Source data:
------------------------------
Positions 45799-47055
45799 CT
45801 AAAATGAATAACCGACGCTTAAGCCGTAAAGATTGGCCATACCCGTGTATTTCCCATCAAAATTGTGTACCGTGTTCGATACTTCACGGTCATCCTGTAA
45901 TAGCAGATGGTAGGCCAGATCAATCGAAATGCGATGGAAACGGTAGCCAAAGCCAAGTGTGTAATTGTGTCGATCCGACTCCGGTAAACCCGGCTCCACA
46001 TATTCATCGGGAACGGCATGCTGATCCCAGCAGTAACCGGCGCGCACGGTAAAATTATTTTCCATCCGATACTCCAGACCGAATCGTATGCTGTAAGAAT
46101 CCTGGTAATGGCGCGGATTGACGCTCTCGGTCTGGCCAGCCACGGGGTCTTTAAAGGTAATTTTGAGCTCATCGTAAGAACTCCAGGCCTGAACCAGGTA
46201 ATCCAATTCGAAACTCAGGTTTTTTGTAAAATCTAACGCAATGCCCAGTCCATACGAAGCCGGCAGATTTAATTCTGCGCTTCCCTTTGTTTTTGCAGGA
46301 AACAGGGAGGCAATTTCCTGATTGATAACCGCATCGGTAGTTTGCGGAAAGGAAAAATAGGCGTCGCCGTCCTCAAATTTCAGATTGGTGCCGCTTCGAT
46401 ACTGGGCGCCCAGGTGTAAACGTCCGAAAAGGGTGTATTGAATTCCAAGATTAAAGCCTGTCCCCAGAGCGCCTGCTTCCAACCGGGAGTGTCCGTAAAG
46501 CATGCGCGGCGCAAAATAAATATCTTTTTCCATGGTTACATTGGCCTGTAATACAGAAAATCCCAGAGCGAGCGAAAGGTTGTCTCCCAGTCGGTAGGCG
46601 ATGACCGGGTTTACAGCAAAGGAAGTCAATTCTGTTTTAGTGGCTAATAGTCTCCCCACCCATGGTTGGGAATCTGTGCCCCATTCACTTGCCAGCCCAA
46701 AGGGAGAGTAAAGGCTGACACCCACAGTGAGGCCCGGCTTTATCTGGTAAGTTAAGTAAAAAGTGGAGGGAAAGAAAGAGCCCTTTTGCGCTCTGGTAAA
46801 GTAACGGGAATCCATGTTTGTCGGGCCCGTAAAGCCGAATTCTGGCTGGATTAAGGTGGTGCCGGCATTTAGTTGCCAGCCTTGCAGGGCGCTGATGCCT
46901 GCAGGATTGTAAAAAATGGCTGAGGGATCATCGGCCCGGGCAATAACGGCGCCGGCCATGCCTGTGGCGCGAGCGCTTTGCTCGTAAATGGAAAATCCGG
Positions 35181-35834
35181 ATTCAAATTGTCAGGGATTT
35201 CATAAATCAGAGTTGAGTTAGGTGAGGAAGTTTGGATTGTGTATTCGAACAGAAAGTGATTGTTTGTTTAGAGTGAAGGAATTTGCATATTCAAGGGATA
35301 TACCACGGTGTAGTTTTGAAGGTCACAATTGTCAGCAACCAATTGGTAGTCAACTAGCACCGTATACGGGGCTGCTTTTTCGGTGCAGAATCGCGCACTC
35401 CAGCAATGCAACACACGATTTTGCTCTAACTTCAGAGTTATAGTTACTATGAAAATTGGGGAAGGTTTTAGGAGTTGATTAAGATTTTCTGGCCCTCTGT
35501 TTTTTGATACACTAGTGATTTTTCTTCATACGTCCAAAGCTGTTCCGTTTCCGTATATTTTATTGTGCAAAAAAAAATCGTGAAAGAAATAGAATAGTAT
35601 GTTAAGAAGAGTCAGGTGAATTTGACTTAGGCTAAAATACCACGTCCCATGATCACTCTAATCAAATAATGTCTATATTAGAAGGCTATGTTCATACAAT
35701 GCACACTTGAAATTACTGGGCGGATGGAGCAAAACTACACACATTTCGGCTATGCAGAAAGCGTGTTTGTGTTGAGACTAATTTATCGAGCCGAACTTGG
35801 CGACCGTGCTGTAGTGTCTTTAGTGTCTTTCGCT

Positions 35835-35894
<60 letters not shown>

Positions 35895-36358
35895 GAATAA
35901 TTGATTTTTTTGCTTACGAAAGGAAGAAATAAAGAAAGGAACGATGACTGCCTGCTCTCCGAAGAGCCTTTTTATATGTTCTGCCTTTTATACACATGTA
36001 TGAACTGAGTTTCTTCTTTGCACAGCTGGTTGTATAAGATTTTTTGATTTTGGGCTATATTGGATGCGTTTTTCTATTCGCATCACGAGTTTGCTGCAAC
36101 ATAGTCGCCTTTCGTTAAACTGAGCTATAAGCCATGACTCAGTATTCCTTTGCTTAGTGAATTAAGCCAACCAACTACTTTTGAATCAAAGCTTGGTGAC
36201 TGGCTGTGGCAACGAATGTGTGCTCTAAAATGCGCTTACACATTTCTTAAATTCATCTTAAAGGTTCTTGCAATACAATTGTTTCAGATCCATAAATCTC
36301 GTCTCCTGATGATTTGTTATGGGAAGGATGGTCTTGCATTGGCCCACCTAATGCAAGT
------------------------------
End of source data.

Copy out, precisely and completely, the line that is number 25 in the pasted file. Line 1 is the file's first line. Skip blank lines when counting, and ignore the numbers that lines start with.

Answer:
<60 letters not shown>